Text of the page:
Relationship: Child of im/migrant
Family Menorah
Family Menorah

This is our family menorah. We lit it every Hanukkah when I was a child, when I returned home as a young adult and later for my children when we celebrated the holiday at my parents’ house. My mother, was a 1st generation American, my maternal grandparents immigrated with their families from Moldova and Poland at the turn of the 20th century, settling in Paterson during the heyday of Silk City. Every year, my mother would be sure to ask us the significance of the Hebrew words that appear in the flames of the menorah: Nes Gadol Haya Sham or a great miracle happened there, with the “there” being Israel. At the time, my mother had not yet been to Israel nor had she ever traveled outside of the United States. As a kid, she often had to function as a bridge to the new world for her parents and extended family while at the same time understanding the old world, a place she had also never been. That was part of how she became, and helped her family become, American. I think she also wanted my sister and I understand the privilege of living freely in our country was being able to openly identify with our religion and heritage, both of which spanned different countries and continents.  She bridged that for us well. Today, the menorah lives at my sister’s house because many years later, my mother brought me one from her first trip to Israel. It says Nes Gadol Haya Po or a great miracle happened here.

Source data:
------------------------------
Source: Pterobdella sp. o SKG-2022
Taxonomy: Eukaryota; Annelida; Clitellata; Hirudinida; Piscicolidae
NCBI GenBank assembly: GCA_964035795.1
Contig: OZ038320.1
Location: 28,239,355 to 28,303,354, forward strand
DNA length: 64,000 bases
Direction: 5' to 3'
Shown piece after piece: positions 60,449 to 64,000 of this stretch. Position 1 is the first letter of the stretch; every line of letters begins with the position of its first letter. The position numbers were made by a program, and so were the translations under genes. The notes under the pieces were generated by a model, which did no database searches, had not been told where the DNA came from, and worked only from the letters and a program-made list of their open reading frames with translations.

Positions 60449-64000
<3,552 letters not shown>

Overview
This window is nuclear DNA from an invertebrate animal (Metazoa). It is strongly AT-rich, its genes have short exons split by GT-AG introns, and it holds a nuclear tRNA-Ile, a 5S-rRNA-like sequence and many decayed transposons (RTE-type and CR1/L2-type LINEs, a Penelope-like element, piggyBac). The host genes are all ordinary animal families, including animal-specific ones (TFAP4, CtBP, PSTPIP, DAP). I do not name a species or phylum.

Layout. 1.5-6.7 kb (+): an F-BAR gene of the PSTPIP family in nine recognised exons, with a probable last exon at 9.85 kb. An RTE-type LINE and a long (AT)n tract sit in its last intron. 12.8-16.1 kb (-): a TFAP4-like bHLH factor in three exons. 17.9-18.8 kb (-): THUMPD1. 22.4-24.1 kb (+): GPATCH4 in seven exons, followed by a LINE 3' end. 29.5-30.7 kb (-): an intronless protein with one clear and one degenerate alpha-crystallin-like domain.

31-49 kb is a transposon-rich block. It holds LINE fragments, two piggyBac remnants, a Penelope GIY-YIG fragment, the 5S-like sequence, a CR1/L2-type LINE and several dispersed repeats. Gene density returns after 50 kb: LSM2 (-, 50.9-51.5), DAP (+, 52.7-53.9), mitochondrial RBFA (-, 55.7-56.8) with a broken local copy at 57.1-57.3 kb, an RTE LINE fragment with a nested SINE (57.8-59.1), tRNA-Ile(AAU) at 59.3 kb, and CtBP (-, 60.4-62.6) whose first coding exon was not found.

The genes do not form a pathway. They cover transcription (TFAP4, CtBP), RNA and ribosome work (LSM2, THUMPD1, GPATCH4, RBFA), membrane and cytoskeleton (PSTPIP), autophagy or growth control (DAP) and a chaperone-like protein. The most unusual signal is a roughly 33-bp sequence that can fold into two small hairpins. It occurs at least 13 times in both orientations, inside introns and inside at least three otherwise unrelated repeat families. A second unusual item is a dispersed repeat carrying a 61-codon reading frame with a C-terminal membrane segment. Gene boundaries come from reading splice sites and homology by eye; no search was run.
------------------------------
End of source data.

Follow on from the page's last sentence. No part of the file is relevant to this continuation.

Place(s): Israel, America, Poland, Moldova
Year: 1900

– Tamar Copeland

Relationship:  Child of im/migrant Child of im/migrant